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Homelessness is leading to a health crisis

Two hundred and eight-two thousand people are considered homeless in England, and the problem is predicted to get worse as 1.7million households could be pushed into homelessness this winter due to the cost of living crisis.

The grim forecast shared by homeless charity Crisis brings to light the reality of the homelessness emergency the UK is facing this winter. Considering the severity of the issue, and the number of families who could be facing destitution this Christmas, Joe Spence, a doctoral researcher from the University of Kent and co-director of a new film which exposes the reality of homeless people suffering disease, explains that that homelessness is also leading to a health crisis. 

He said: ‘Emergency accommodation is a minefield that many people arriving off the streets aren't able to navigate, and so they find themselves evicted and often even more deeply entrenched. As an alternative, housing first initiatives, with intensive wrap around support, have been shown to be more effective. Housing first takes on the principle that before somebody can address an addiction, or other health issues, they first need a stable, secure, properly furnished, and permanent space to rebuild from.’

Last year alone, more than 1,200 people in the UK died while homeless. The challenges that are faced by homeless people who become unwell with diseases such as tuberculosis are depicted within Joe’s new three-part feature length film From the Cubby, which is co-directed with Nick Chamberlain – the protagonist of the film.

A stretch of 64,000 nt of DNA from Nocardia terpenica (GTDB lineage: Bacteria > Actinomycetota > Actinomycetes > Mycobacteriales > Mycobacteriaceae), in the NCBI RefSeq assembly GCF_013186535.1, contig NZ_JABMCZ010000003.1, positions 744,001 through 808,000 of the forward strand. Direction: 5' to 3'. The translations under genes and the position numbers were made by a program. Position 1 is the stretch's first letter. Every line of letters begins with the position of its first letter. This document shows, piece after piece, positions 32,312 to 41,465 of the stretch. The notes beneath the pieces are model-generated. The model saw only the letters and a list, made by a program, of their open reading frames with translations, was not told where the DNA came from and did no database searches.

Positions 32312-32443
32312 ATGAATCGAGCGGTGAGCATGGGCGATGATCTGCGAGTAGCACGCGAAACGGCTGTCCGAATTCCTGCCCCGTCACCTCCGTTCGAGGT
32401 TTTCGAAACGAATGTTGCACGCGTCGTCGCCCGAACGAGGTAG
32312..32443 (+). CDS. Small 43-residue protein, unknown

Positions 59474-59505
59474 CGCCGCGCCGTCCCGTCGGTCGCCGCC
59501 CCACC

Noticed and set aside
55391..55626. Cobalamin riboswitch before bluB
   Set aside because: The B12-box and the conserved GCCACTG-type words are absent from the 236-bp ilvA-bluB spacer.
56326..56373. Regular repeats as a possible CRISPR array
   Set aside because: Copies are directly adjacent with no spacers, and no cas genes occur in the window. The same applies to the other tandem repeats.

Nick said: ‘Our homeless communities should be given options. Person-centred support should be provided for as long as it is needed, and people should have opportunities to tailor services to their needs. To my mind, many people with experiences of homelessness are also experts of their own lives, and therefore should be included in decision making process.’

Based on five years of documenting a community in Kent which suffered from an outbreak of microbacterium africanem (a strain of tuberculosis) in 2017, From the Cubby demonstrates tuberculosis’ enduring and escalating threat to public health, the social contexts that help it to thrive, and the broader challenges of eradicating it globally.

Nick and Joe created the three-part documentary film to propose and advocate towards new health and social care interventions to better protect those sleeping rough, including the ‘Housing First’ principles for people who have experience homelessness, which champions stability as the first port of call for supporting homeless people with chronic health and social care needs.

The film makers are also encouraging that new approach is taken to the addiction problem associated with homelessness by implementing harm reduction interventions for drug users such as supervised injection centres, which aim to reduce the acute risks of disease transmission through unhygienic injecting.

Part 1 of From the Cubby ­- ‘The Travellers Tale’ – was launched at Kent’s Canterbury campus on Friday 9 December. From the Cubby is directed by Joe Spence and Nick Chamberlain, whose personal experience of tuberculosis disease and homelessness is featured in the film itself.

Earlier this year a research and development screening was hosted at Canterbury Cathedral, which was attended by 150 guests representing 40 organisations from across Kent. Since the screening the From the Cubby production team have been developing the series in line with the feedback from stakeholders and participating organisations.

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Last Updated: 13-Dec-2022